And another quotation from Lenin from “To Comrade Loriot....”, 28th October, 1919. (Collected Works, vol. 30, p.85):

"In France as in England, victorious imperialism has not only enriched a certain number of small capitalists, but it has also been able to give alms to the upper grade of workers, the aristocracy of the working class, by throwing it a few crumbs from the imperialist exploit, won by the pillage of the colonies, and so on.

But the crisis caused by the war is so serious that even in the conquering countries the working masses are inevitably condemned to appalling misery. From this springs the rapid growth of communism and the increasing movement of sympathy towards the Soviet power and towards the Third International.”

We should like to see a person who in dead seriousness would deny that the majority of the Danish working class and no longer an insignificant minority, as at Lenin's time – is living “well under capitalism”. Lenin could tell the Soviet workers, that the Bolsheviks immediately represent the interests of the great majority, who lived badly under capitalism, and to him it was self-evident that this great majority wanted and had a direct economic benefit from socialism. To him – just as to Engels – it was self-evident, that when the majority lived badly under capitalism, or would live badly again, they would turn to socialism, fight the capitalists and take the power away from them.

It was self-evident to Lenin that the then existing small minority did not want socialism introduced and wanted capitalism back again, when the socialist revolution had taken place.

For us today it is self-evident that since by now it is the great majority, when, it is the class as a whole, who live well under capitalism, of course this majority do not want socialism – and it is self-evident to us that they will not start wanting socialism by being even better off under capitalism! They will only get to want socialism by being badly off.

Of course this should not be understood to mean that we are directly  w a n t i n g  the workers and the broad population “in the mire”, as it is commonly put. We have just been striving to fulfil Lenin's words in the quotation, which we have brought in a previous issue, and which we repeat below – and then we have to stress that it was not according to our “wishes” either that the Danish political working class movement has been reformist from its very beginning, that it was not according to our “wishes” that the prime characteristic feature of the Danish working class today is  n o t  that it is a suppressed and exploited class, which has nothing but its chains to lose in a revolution, but that it is a bribed class with a petty bourgeois way of living.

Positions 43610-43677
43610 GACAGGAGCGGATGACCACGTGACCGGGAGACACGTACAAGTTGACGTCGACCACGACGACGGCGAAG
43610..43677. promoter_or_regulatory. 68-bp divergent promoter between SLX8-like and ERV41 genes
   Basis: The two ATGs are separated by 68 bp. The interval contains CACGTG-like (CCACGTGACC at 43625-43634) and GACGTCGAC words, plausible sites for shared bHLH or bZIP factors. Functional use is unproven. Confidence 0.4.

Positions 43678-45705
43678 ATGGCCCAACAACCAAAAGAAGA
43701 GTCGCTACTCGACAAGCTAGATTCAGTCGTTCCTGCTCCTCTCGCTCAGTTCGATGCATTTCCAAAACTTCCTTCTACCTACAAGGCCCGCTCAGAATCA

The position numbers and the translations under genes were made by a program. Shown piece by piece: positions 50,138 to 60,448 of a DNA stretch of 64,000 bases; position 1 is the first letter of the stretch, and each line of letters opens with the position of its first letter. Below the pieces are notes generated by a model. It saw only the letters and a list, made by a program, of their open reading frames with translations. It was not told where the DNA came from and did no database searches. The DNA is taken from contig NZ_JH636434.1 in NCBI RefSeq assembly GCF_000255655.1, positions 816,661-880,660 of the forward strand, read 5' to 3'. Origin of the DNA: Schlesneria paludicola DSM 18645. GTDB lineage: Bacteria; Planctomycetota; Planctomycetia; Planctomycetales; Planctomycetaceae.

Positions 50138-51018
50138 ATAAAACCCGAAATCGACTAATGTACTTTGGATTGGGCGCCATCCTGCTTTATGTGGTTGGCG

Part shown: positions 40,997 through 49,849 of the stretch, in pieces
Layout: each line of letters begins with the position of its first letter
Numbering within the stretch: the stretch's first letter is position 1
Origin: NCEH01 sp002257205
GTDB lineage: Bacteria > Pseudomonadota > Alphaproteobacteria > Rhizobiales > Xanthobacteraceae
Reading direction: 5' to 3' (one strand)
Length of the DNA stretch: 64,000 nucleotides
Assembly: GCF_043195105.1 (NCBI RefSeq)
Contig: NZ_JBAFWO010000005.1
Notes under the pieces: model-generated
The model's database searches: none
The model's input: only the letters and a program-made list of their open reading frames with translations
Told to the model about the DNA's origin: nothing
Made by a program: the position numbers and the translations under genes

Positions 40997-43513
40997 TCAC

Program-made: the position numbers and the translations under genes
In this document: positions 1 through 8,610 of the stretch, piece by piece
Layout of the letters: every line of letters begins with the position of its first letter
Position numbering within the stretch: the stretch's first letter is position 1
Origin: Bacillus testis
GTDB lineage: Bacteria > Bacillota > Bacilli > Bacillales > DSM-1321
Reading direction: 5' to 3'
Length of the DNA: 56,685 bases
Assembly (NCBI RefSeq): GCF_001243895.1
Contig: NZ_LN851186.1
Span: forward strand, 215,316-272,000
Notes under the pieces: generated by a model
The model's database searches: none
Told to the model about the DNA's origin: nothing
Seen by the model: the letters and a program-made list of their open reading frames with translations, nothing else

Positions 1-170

Lenin defined the task of the communists of the West as fellows:

“To be able to seek, find and correctly determine the specific path, or the particular turn of events that will lead the masses to the real, decisive and final revolutionary struggle....”

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The words “... we have pointed out that Engels was right...” at the beginning of the above article refer to the article “Devaluation – of Money and/or Aims of Struggle”, from 1st December 1967, in which among other things the following is to be found:

“(Engels wrote in a letter to Marx 24th October 1852:)

'The workers seem...to have become purely bourgeois. A hard castigation through crises must take place, if  s o o n  they shall become capable of anything.

Many years later Engels wrote:

“The truth is this: during the period of England's industrial monopoly the English working class have, to a certain degree, shared in the benefits of the monopoly. These benefits were very unequally distributed amongst them; the privileged minority pocketed most, but even the great mass had, at least, a temporary share now and then. And that is the reason why, since the dying out of Owenism, there has been no Socialism in England. With the breakdown of that monopoly, the English working class will lose that privileged position; it will find itself generally – the privileged and leading minority not excepted – on a level with its fellow workers abroad. And that is the reason why there will be Socialism again in England.” (Selected Works, vol. II, p. 378)